I was stranded in Scribner, forced off the road by rain, hail and fog.
The only thing that kept me on the blacktop to that point were the constant flashes of lightning giving definition to the pitch black early morning.
I looked at my cell phone — 6 a.m. — a little early for phone calls. Throwing social protocol to the wind, I dialed Nebraska Game and Parks Commission wildlife biologist Scott Wessel to see if the hunt was still on.
“We're still planning to hunt,” Wessel said.
I pushed on. The chance to join Pheasants Forever's Rooster Road Trip was too enticing.
The weather changed just as I got to Norfolk, and I stopped worrying about the weather and started wondering if we'd see birds.
We were meeting in rural Antelope County, near a few public access fields enrolled in the Conservation Reserve Program.
Three Pheasants Forever employees, Rehan Nana, Anthony Hauck and Andrew Vavra, were coming from the other direction. They had started their five-day, 2,000-mile road trip through North Dakota, South Dakota, Nebraska, Iowa and Minnesota on Monday. Wednesday was our turn.
The Rooster Road Trip rolled into our meeting spot in a convoy of mud-covered SUVs, followed by state trucks.
Along on the trip were Wessel, Mick Jensen and Lynn Berggren, Game and Parks commissioners from Norfolk and Broken Bow; Dick Bell, a Pheasants Forever director from Omaha; Game and Parks wildlife biologist Josh Kounovsky; and Pheasants Forever Farm Bill wildlife biologists Ryan Lodge and Jake Holt.
Their positions are made possible by partnerships between the Game and Parks, Pheasants Forever and the U.S. government.
“We're all working for the common goal — conservation of the landscape,” Holt said.
They already had birds in the truck. I had missed the sunrise hunt near O'Neill, thanks to the severe weather, but was encouraged by the sight of the harvested birds.
After Wessel said a few words covering logistics and safety, I joined the convoy for another 20-minute drive ending on a nearly impassable rain-soaked dirt road. On the barbed wire fence adjacent to my parking spot was a welcoming sign of hope. It read: “Hunting Permitted.”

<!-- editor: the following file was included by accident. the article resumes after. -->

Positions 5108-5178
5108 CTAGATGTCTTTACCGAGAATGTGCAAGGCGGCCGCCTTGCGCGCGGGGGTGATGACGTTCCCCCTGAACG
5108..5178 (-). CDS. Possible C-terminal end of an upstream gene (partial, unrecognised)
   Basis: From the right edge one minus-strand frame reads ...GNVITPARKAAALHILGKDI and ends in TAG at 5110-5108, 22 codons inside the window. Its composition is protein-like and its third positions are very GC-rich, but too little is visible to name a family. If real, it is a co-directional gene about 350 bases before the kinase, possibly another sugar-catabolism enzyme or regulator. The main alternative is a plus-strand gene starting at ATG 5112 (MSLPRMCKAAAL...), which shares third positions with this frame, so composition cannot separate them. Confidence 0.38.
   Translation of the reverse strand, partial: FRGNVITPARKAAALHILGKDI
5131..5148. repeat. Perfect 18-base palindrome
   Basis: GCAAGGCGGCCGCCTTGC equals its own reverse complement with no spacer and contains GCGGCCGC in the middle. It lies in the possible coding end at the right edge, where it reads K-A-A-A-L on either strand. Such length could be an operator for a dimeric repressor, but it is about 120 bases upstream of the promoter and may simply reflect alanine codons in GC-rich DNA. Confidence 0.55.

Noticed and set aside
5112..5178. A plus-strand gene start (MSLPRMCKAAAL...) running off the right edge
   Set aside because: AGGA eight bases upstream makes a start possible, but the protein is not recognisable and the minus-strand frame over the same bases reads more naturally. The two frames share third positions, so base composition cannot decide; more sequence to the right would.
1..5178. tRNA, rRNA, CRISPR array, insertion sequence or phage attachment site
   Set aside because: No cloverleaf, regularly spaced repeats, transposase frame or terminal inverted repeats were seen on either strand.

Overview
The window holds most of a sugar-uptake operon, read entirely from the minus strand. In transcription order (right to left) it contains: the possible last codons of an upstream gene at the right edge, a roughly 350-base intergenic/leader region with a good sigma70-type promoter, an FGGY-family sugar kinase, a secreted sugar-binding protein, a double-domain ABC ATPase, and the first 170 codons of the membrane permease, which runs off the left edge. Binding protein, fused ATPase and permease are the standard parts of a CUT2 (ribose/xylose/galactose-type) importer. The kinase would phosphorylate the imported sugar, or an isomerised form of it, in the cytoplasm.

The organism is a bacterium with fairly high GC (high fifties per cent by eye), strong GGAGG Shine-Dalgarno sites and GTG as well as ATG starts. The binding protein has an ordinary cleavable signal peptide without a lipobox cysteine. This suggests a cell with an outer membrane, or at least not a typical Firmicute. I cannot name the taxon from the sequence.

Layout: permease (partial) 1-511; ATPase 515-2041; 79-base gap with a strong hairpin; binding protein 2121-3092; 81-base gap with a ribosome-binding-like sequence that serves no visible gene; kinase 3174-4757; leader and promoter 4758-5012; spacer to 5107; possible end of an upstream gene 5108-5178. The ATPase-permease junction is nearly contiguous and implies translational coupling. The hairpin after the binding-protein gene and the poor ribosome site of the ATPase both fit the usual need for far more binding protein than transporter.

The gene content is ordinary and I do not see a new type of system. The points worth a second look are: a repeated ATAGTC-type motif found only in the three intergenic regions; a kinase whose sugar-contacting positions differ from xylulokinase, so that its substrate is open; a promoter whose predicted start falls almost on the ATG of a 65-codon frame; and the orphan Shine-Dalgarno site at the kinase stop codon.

It wasn't long before bird dogs dodged between hunters as they donned their blaze orange and loaded their shotguns.
The hunt was on. Birds were flushing and expertly trained dogs were retrieving. Sprig, an English cocker spaniel pup, wore a silver bell and owners blew whistles to guide their flushers, giving a festive carnival feel to the morning hunt.
A mature male pheasant flushed and Bell downed the bird with a perfect shot. Smiles flashed with each successful shot.
Just watching the five dogs work was enough to make the journey worthwhile. Annie, Nana's red setter, was a favorite. She had endurance, grace and an attitude as she worked the fields.
Shots rang out again as a covey of bobwhite quail exploded from their cover. More smiles, some in embarrassment about their accuracy — or lack thereof.
Before heading to the next CRP hunt, Wessel informed us that we weren't the first hunting party in the field. An area farmer told him that a group had hit the same field just before we arrived.
By day's end, 10 pheasant and seven quail were harvested. Everyone had shots.
“We were pleasantly surprised to find such good hunting in northeast Nebraska, an area not known these days for great upland hunting,” Hauck said. “In fact, the 17 birds bagged is a Rooster Road Trip record for one day.”
As dog owners groomed stubborn burrs from fur, Kounovsky and Lodge lined up the harvested birds in the grass by the side of the road.
“It was a great hunt on public land no matter where you're hunting,” Vavra said.
I was taking notes on the locations of the CRPs for future reference, since many are disappearing.
More than 440,000 acres of Nebraska CRP — about 25 percent — have been plowed under for row crops between 2007 and 2012.
In Iowa, the numbers are more shocking. The Iowa Natural Heritage Foundation predicts 2.5 million acres will have been transferred from CRP to crops by the end of the year. Also lost are many grassy ditches and wetlands.
Complicating the matter is the lack of a Farm Bill, Lodge said.
“It makes it challenging while landowners are waiting to get into the Conservation Reserve Program,” he said.
The U.S. Department of Agriculture administers CRP enrollment, but without a Farm Bill they are unable to enroll landowners on the waiting list.
Bell said there's hope. The Rooster Road Trip is proof that there are people doing everything possible to preserve habitat.
“We call it habitat.org,” Bell said. “If you have the right habitat, they — both upland game birds and hunters — will come,” Bell said.
While the number of pheasants was down in all five states on the road trip, every group participating in the hunt was working to continue offering accessible land to hunters.
“We all have a common goal of conserving the landscape. And it shows that where we have good habitat, pheasant, quail and grouse will respond,” Holt said.
“We can never rest,” Bell said.